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External Investigations

Complaint Intake and Preliminary Investigation

INT performs an initial assessment of every complaint that it receives at intake.  This assessment determines whether the complaint relates to a sanctionable practice in World Bank Group-financed projects and falls within INT’s jurisdiction.  Complaints outside of INT's jurisdiction are redirected to other areas of the World Bank Group or to external entities as appropriate.  In FY19, nearly 85 percent of received complaints were determined to be outside INT’s mandate or were directed to the proper channel for redress.

Complaints that fall under INT's jurisdiction undergo a preliminary investigation to determine if they are credible and of sufficient gravity to warrant opening a full investigation.  In determining whether to move from a preliminary investigation to a full investigation, INT considers a number of factors, including, but not limited to: the seriousness of the allegations; the potential development impact of the alleged misconduct; the credibility of the complainant; the presence or availability of corroborating evidence; and the amount of project and contract funds involved. When a complaint does not reach the threshold for a full investigation, INT works with World Bank Group operational staff to address the issues raised. 

Investigation of Cases

Through investigations, INT ascertains whether firms and/or individuals have engaged in one of the World Bank Group's five sanctionable practices.  An INT investigation is administrative in nature and the standard of proof used to substantiate an investigation is akin to a "balance of probabilities," rather than the criminal standard of "beyond a reasonable doubt."  If INT finds sufficient evidence to conclude that it is more likely than not that the alleged conduct, or other sanctionable conduct, occurred, then the matter is deemed substantiated. The allegation is considered unsubstantiated if there was insufficient evidence to prove or disprove it, and unfounded if the allegation has no basis in fact.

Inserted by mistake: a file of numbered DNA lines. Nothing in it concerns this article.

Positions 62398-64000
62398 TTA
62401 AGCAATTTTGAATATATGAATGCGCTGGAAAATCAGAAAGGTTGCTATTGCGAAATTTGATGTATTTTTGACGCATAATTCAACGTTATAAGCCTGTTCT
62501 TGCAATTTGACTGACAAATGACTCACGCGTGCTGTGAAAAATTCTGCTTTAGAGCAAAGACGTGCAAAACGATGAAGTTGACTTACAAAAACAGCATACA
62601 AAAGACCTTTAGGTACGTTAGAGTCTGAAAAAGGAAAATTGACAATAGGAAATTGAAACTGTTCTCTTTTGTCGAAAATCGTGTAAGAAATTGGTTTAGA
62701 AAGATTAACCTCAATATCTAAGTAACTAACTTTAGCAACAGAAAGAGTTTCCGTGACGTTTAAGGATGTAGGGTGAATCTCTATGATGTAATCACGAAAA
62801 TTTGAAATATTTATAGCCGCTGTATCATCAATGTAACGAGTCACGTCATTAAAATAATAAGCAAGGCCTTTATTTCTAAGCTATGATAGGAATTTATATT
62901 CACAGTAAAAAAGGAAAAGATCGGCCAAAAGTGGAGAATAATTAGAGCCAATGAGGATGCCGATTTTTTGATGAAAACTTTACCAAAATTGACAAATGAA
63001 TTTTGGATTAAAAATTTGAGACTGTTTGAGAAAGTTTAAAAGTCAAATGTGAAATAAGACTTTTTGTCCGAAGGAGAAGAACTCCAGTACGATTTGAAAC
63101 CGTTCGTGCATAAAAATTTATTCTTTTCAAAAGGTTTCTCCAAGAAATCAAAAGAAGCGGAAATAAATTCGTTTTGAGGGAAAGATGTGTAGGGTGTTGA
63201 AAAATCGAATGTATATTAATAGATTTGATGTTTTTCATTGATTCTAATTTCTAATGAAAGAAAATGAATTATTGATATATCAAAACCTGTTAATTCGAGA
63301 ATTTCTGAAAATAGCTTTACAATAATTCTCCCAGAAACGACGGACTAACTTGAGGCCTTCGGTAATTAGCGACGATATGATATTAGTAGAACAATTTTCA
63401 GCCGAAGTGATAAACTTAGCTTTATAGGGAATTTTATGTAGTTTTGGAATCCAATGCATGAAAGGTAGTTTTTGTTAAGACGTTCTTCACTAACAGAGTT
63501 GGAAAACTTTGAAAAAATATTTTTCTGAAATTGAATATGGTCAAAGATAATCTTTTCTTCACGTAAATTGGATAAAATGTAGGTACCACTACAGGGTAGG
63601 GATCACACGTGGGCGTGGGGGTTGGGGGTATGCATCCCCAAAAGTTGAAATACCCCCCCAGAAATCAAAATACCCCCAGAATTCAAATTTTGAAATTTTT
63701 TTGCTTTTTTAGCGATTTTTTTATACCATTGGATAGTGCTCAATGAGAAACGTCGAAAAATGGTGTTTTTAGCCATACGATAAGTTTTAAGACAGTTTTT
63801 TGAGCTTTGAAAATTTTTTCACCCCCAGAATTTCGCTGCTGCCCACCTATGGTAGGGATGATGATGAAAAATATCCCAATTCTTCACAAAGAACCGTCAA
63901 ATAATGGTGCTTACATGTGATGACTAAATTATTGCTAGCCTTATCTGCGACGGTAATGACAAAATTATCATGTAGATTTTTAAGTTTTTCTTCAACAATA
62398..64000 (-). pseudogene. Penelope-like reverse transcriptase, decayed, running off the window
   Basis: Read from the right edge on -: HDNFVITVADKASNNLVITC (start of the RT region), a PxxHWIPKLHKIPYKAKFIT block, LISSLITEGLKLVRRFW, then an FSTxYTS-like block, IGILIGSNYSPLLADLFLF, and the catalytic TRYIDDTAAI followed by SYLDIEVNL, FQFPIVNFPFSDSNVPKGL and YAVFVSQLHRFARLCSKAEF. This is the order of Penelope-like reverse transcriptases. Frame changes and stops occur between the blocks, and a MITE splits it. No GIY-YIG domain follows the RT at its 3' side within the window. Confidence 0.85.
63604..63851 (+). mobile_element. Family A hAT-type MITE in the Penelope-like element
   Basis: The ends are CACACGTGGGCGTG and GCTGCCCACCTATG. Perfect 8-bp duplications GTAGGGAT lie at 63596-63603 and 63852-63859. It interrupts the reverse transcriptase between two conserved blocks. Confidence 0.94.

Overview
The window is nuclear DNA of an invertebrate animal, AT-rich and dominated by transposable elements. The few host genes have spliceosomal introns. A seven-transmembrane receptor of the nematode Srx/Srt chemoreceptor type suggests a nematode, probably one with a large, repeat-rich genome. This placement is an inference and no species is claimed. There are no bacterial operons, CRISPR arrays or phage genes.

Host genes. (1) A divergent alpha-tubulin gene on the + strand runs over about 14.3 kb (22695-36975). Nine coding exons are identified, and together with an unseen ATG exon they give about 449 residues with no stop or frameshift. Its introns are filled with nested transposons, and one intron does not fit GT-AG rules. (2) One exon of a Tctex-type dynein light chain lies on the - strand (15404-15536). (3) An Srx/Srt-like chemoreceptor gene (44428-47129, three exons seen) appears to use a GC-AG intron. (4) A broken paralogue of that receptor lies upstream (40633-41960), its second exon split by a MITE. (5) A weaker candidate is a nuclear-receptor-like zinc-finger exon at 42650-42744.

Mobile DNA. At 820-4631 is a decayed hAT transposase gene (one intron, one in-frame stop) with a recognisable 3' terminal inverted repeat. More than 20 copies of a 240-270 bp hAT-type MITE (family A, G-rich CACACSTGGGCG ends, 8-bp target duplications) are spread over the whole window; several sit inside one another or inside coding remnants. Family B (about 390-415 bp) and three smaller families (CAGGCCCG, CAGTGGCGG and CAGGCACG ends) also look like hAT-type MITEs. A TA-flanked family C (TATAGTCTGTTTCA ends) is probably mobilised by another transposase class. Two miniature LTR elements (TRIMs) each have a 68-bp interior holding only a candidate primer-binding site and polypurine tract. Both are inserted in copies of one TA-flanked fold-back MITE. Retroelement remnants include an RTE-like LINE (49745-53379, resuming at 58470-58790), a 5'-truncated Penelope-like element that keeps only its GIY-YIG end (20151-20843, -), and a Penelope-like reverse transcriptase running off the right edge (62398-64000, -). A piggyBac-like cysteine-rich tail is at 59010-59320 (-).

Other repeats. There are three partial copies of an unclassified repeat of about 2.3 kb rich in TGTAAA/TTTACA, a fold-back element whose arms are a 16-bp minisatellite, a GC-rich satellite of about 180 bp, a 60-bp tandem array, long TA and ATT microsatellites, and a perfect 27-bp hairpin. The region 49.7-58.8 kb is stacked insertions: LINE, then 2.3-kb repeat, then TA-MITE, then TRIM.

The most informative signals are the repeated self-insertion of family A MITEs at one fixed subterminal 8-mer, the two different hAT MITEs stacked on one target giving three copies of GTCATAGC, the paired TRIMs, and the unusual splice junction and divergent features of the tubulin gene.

Investigation Reports

When INT substantiates an investigation, it produces a Final Investigation Report (FIR).  FIRs are sent to regional management and relevant operational staff for comment before being finalized. Final FIRs are submitted to the World Bank Group President. 

FIRs form the basis for two other INT outputs: referral reports and redacted reports. INT sends referral reports to relevant national authorities if evidence indicates that the laws of a World Bank Group member country may have been violated. Redacted reports are provided to the World Bank Group's Board of Executive Directors and, after the completion of any related sanctions proceedings, posted on INT’s website. These reports provide information about the allegations, methodology, and findings of an investigation, as well as any action taken by the WBG.

In rare cases, INT will produce a FIR even if there is not reasonably sufficient evidence to substantiate a complaint - for example, if INT believes that the investigation unearthed important lessons that should be shared with colleagues in the World Bank Group. 

Internal Investigations

To maintain its credibility in the global anti-corruption arena, the integrity of the World Bank's own operations is of the utmost importance.  In addition to investigating allegations of fraud and corruption involving Bank Group staff and corporate vendors, the Internal Investigations Unit mainstreams lessons learned through case studies, training and other activities and participates in outreach programs as a member of the Bank Group's Internal Justice System to promote the reporting, detection and prevention of fraud and corruption within the Bank Group's corporate arena.

Examples of allegations against staff within the Internal Investigations Unit's investigative mandate include abuse of position for personal gain, misuse of Bank Group funds or trust funds, embezzlement, fraud, corruption and collusion, involving either Bank Group operations or in the administration of Bank Group business, and attendant conflicts of interest or lesser included acts of misconduct.

The Internal Investigations Unit is also responsible for investigating allegations against Bank Group corporate vendors involving fraud, corruption, collusion, coercion, or obstructive practices in support of "vendor eligibility reviews," leading to corporate debarment proceedings.